Many of the new members also have vowed to overturn the decisions of the old council majority. The new council, Cicoria said, "will not be in the hip pockets of the zoning attorneys. The direction of our county will be changed now. The people will have representatives."

Already Sue V. Mills, the previous council's perennial outsider and one of four incumbents to win reelection, has begun to try to persuade the newcomers to rescind the former council's decision to grant a tax break to the Washington Capitals hockey team, and to place the Green Line Metro terminus at Rosecroft Raceway. But the success of both those efforts was in doubt last week after Mills was rebuffed in her bid to be council chairman.

Of the major issues confronting the county in the next few years, the budget is the most pressing, Glendening and the council agree. Glendening has estimated that the county's budget will fall between $30 million and $40 million short of the revenue needed to maintain current services. Unless other sources of revenue are found this year, he said, the county might confront layoffs on a scale of the 507 teachers who were fired in last spring's budget crunch.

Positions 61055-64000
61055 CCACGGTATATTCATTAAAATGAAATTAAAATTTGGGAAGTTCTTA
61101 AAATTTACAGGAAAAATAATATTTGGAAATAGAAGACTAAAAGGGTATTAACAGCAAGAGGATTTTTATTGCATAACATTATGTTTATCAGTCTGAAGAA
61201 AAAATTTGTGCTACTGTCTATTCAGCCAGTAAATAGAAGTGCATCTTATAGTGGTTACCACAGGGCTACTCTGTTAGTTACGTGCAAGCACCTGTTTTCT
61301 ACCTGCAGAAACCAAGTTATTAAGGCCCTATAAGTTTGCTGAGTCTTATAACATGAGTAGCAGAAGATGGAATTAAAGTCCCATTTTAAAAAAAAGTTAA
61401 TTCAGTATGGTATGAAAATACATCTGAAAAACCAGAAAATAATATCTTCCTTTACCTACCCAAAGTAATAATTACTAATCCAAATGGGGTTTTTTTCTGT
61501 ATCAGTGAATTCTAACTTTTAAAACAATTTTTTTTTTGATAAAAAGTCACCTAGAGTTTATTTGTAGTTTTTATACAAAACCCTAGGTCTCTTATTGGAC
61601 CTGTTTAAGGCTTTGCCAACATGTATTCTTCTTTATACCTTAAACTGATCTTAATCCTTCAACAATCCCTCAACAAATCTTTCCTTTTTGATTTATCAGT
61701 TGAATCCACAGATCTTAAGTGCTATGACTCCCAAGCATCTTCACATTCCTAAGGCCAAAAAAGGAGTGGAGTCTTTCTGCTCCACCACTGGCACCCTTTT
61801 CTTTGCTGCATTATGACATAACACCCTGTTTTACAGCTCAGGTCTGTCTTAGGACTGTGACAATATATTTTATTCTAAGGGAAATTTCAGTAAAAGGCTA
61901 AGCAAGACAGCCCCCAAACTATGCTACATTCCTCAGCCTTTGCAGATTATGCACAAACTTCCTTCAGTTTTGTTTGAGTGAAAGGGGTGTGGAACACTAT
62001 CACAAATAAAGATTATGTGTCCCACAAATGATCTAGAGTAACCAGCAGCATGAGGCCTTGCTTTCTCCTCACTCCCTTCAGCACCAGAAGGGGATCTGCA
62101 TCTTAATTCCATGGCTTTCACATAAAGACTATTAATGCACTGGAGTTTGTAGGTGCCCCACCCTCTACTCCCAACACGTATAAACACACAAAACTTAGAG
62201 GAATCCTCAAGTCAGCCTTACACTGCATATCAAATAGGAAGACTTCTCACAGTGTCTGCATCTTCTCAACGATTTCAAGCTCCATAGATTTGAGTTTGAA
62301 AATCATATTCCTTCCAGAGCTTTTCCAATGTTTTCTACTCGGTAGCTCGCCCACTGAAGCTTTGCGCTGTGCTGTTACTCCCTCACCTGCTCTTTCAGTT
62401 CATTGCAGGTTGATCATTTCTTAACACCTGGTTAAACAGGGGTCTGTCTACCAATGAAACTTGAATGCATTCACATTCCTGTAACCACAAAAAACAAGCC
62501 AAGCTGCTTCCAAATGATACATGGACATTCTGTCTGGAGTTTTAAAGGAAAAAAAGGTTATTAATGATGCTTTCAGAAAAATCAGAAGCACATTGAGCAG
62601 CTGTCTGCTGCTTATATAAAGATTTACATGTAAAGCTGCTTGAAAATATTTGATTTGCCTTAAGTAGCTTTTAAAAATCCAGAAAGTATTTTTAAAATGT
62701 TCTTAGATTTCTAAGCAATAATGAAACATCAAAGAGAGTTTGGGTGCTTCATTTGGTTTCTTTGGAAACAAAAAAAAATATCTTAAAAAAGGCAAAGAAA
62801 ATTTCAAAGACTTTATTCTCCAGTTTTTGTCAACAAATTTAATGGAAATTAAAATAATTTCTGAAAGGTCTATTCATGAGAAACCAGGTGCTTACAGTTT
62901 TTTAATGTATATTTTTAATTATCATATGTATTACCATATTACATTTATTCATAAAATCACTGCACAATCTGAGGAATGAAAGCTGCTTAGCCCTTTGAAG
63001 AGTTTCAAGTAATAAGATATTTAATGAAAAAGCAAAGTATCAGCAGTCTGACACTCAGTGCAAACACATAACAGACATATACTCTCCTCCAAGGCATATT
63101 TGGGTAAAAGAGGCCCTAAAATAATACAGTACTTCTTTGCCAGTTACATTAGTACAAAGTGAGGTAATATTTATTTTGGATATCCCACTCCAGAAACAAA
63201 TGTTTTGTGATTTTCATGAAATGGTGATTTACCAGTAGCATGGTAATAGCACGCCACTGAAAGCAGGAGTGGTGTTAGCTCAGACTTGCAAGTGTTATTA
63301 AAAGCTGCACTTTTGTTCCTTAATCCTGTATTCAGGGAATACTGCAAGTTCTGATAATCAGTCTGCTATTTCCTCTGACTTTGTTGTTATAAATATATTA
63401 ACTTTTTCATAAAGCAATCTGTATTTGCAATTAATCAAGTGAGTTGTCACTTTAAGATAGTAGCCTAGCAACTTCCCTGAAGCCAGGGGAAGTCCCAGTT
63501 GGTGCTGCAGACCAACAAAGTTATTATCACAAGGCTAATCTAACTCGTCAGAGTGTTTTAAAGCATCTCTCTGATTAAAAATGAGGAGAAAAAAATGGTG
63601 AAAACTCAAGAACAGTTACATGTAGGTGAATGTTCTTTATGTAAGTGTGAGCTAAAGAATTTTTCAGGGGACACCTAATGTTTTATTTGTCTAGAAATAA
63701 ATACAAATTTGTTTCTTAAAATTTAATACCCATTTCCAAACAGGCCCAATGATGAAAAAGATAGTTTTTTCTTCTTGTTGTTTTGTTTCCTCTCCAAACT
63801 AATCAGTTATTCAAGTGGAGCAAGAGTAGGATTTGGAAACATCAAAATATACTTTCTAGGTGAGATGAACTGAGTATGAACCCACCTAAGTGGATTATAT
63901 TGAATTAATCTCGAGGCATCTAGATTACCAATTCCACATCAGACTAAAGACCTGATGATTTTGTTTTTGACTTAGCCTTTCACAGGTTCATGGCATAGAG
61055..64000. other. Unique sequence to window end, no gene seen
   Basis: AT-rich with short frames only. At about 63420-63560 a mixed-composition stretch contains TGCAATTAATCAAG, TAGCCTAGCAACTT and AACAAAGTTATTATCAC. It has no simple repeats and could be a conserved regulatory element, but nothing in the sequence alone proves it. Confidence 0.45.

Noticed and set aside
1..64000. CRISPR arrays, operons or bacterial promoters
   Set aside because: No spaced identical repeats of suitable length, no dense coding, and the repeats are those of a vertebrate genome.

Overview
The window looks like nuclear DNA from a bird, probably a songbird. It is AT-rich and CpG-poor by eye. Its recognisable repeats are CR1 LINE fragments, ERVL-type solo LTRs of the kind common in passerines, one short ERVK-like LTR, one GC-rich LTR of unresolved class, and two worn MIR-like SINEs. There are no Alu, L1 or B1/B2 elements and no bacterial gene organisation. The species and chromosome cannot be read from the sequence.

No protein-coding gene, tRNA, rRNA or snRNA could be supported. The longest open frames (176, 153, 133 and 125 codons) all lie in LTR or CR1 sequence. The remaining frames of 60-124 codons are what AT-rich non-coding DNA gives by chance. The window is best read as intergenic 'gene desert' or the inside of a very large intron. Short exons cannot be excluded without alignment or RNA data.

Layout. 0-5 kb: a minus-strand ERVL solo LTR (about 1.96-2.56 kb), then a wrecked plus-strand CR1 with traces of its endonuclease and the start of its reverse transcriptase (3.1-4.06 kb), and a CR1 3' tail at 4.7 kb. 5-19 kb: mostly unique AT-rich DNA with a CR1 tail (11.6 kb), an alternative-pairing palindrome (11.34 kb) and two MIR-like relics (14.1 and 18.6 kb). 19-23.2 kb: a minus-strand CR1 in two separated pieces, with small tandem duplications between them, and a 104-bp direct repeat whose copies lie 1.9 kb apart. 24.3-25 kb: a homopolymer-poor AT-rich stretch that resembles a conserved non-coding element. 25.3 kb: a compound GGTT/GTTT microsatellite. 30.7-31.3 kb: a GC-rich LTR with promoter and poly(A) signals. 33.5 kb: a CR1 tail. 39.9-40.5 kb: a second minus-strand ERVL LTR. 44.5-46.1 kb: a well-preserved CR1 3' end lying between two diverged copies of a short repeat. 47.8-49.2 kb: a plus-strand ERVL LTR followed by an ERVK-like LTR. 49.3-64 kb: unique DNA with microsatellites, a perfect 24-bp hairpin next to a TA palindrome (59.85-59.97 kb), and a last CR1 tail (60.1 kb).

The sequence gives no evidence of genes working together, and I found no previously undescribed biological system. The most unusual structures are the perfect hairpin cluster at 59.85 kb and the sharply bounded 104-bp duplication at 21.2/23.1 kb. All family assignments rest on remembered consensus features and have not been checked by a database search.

The problem is exacerbated both by the voters' rejection last month of a charter amendment that would have loosened the county's strict ceiling on property tax revenue, and the expiration next year of labor contracts with virtually every major public employes' union.

Although Hogan and some other officials have disputed the size of the shortfall, Glendening has seized the issue as a way of distancing himself from Hogan, who ran a losing bid for a U.S. Senate seat this year. While Hogan failed, according to Glendening, to alert the community to fiscal problems before they occurred, "we're not going to be caught off guard, whipsawing in the streets about the budget."